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Early postoperative follow-up reduces risk of late severe nutritional complications after Roux-En-Y gastric bypass: a population based study

Bielawska B, Ouellette-Kuntz H, Zevin B, Anvari M, Patel SV. Surg Obes Relat Dis. 2021; 17(10):1740-50. Epub 2021 Jun 14. DOI: https://doi.org/10.1016/j.soard.2021.05.035


Background — Severe nutritional complications can occur following Roux-en-Y gastric bypass (RYGB). Adherence to follow-up visits can reduce the risk of many bariatric surgery complications, but whether this applies to severe nutritional complications is unknown.

Objectives — Determine the association between adherence to follow-up visits after RYGB and risk of severe nutritional complications.

Setting — Multicenter publicly-funded Ontario Bariatric Network.

Methods — Retrospective cohort study of Ontario adults participating in the Ontario Bariatric Registry who underwent RYGB between January 1, 2009, and December 31, 2015. The primary outcome was a severe nutritional complication (hospital admission with malnutrition or nutrient deficiency) occurring 1 year or more after RYGB. The primary exposure was adherence to postoperative follow-up visits, occurring at 3, 6, and 12 months postoperatively, and categorized as perfect (3 visits), partial (1–2 visits), or none. Cox proportional hazards modeling quantified the association between adherence to follow-up visits and the primary outcome using hazard ratios (HR).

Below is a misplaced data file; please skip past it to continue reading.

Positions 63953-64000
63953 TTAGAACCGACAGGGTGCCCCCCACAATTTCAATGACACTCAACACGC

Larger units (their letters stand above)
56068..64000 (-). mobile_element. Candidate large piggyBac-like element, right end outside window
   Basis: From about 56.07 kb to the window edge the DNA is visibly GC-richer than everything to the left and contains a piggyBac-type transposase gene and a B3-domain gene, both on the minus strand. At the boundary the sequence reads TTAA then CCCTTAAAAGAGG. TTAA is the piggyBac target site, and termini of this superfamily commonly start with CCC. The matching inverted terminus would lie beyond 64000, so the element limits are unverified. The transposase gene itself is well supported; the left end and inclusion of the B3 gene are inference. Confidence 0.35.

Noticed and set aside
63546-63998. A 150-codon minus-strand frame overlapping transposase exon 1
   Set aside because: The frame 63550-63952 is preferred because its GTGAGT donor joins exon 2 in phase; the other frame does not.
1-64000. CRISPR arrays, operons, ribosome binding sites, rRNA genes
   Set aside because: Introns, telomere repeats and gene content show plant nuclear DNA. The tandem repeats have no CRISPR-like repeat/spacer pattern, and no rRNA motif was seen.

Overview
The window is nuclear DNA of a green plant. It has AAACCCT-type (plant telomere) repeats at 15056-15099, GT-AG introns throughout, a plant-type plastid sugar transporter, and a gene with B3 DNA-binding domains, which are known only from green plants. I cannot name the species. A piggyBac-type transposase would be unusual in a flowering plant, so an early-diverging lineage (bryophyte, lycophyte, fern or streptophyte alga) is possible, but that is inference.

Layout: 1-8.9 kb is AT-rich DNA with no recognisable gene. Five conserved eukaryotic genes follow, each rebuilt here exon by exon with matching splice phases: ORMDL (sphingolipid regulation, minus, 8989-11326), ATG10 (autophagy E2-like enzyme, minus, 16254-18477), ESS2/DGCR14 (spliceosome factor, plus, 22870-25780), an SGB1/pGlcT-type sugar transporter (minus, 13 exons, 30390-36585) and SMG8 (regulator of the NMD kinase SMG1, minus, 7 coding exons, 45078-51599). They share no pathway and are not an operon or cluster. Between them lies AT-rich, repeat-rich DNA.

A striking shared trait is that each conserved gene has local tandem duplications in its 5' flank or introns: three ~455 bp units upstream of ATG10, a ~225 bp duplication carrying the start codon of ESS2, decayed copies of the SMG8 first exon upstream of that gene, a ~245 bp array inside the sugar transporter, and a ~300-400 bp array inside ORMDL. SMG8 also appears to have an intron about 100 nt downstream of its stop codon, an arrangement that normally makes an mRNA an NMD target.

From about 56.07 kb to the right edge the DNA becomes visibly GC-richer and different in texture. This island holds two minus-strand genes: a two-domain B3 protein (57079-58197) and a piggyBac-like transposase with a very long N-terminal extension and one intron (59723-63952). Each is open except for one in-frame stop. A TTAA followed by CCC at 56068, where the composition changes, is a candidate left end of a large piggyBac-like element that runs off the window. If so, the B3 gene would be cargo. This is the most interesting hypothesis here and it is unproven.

Results — In total, 9105 adults (84% female, age 44.7 ± 10.3 yr) met study criteria. Mean preoperative body mass index (BMI) was 48.6 kg/m2. First year follow-up attendance was: 51.7% perfect, 31.6% partial, and 16.7% none. Median time in the study was 3.4 years. Severe nutritional complications occurred in 1.1% of patients. Compared with perfect follow-up, patients with no follow-up (HR 3.09, 95% CI 1.74–5.50) and partial follow-up (HR 1.94, 95% CI 1.25–3.03) had an increased risk of severe nutritional complications.

Conclusion — Adherence to follow-up visits during the first year after RYGB is independently associated with reduction in the risk of subsequent severe nutritional complications.

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